Instead, the Deceuninck-Quick-Step rider only sees the upside from finishing second in a four-up sprint at the Belgian semi-classic.
Less than a week ago, Alaphilippe suffered a terrible crash at the Itzulia Basque Country that cast his spring classics campaign into doubt. So there was nothing to pout about after finishing second to the ascendant van der Poel.
“After my crash in the Basque Country, I had some rib injuries and it made it hard to breathe for a few days,” Alaphilippe said. “Of course I want to win, but this is reassuring for the Ardennes.”
Before van der Poel knocked him out of the headlines, it was Alaphilippe who was ripping through the 2019 season. The Frenchman already counts eight victories in 26 days of racing, including big wins at Strade Bianche and Milano-Sanremo.
In fact, van der Poel was the first to compliment his French rival.
“Alaphilippe is already a legend for me,” van der Poel said. “He is without a doubt the man of the spring. That’s not me. I won the sprint [Wednesday] because I was best on the day, but we were all on our knees. What Alaphilippe has done this spring is just incredible.”
That Alaphilippe bounced back from injury and raced to second after a less-than-ideal approach to the hilly classics is a hopeful sign for the Frenchman.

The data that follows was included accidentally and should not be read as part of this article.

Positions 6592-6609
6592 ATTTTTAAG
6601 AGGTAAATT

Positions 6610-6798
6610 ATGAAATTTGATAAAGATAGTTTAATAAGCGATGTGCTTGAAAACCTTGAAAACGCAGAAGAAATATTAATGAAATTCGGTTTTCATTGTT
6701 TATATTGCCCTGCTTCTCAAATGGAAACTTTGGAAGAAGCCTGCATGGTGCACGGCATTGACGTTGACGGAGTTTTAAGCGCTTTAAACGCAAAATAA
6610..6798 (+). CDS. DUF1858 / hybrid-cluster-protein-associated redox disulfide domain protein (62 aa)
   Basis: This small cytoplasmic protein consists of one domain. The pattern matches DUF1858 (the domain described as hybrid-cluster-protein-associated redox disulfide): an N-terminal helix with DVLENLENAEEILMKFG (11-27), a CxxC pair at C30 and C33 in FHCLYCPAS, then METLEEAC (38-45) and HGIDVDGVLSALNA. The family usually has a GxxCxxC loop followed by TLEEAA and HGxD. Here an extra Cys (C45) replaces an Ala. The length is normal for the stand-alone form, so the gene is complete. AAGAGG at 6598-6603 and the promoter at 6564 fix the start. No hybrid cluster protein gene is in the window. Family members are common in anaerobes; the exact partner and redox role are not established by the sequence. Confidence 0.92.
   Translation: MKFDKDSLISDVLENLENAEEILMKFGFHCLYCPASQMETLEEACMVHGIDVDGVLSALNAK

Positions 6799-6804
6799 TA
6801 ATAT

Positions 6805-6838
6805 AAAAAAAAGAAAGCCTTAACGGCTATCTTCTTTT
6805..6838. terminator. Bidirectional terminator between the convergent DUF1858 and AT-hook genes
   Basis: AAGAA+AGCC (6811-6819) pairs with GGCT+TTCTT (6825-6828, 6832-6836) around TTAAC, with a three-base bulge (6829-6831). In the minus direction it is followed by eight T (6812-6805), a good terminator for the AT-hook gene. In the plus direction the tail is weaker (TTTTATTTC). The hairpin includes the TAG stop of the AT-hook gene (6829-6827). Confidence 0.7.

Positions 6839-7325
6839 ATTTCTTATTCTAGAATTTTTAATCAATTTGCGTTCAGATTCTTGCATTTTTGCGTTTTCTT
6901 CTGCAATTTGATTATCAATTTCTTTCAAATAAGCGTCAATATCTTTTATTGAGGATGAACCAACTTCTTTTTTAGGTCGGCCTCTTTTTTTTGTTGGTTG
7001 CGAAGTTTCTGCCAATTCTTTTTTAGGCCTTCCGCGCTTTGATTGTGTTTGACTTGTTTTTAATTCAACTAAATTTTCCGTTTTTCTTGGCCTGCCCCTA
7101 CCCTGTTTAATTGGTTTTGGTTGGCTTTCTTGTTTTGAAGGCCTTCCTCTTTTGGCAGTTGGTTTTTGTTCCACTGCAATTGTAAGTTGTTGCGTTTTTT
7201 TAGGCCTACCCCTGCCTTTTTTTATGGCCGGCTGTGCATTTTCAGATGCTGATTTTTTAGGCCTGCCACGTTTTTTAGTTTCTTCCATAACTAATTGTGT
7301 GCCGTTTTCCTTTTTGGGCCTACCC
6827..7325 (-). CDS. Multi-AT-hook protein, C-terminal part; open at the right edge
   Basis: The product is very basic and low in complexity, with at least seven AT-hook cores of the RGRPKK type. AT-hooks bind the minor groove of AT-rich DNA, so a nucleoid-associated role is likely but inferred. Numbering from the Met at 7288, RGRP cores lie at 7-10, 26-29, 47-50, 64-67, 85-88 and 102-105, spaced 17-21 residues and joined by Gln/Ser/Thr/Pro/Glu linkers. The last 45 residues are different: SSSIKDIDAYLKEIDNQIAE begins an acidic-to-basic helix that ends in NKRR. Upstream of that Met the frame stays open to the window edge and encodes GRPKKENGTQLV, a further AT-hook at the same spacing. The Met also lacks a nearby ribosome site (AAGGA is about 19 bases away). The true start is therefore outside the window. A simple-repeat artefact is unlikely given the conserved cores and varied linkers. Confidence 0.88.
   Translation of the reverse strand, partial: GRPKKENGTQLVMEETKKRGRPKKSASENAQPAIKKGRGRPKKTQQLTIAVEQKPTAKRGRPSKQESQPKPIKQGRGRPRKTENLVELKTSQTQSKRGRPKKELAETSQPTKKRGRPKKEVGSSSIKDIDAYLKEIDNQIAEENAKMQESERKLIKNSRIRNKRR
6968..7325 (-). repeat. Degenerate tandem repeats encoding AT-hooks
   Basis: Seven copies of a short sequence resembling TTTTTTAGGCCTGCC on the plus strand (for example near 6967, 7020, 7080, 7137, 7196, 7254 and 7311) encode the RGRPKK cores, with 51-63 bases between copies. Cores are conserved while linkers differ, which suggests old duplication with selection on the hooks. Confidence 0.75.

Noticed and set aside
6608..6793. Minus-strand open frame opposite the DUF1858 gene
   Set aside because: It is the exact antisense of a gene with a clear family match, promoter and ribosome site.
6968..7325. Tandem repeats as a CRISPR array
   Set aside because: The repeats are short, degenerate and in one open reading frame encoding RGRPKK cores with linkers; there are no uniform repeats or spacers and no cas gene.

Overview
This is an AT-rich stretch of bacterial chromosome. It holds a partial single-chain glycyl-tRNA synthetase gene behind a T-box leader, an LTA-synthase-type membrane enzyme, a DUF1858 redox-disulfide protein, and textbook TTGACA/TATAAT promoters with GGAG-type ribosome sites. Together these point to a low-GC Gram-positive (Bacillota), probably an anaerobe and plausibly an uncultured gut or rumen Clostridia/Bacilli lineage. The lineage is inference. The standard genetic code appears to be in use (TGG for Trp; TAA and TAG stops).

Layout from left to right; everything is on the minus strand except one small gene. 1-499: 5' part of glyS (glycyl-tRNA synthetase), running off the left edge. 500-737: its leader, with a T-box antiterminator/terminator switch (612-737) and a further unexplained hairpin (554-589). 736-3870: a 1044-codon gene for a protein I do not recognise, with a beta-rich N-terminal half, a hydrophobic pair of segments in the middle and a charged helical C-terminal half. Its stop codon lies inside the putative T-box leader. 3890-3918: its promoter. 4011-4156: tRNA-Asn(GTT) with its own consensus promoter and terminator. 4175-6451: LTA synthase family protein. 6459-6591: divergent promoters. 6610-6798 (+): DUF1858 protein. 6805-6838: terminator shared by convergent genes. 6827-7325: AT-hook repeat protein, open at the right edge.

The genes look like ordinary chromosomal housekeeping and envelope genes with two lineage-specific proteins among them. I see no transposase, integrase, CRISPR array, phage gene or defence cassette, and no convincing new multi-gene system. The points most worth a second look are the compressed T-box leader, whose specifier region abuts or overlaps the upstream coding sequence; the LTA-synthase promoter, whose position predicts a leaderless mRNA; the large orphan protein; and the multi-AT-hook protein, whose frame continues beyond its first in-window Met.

Wednesday’s high-profile duel with van der Poel only heightens expectations going into the hillier Ardennes classics where Alaphilippe will be on the hunt for victory at Liège-Bastogne-Liège, the Belgian monument that’s proven elusive so far.
“I don’t want to talk about the crash anymore,” Alaphilippe said. “The injuries were not so bad, but it was not an ideal approach to these races. I wanted to make [Brabantse Pijl] hard so it would help later. That’s why I have to be happy with the podium.”
Alaphilippe will head into the hillier classics as co-leader with Paris-Roubaix winner and teammate Philippe Gilbert, a four-time Amstel Gold winner. In four starts, Alaphilippe has twice been seventh and once sixth in the Dutch classic held in the Limburg region.
It’s in the even more explosive Ardennes classics, Flèche Wallonne and Liège, where Alaphilippe really shines. He was twice second up the Mur de Huy finish climb before finally winning Flèche last year. Alaphilippe was second to Alejandro Valverde (Movistar) in his first stab at Liège in 2015, and was fourth last year behind winner and teammate Bob Jungels.
With Jungels giving Liège a miss to prepare for the Giro d’Italia, Deceuninck-Quick-Step will rally around Alaphilippe and Gilbert for cycling’s “doyenne.”
With two victories and a second place in the season’s opening three monuments, Deceuninck-Quick-Step will be the team to beat.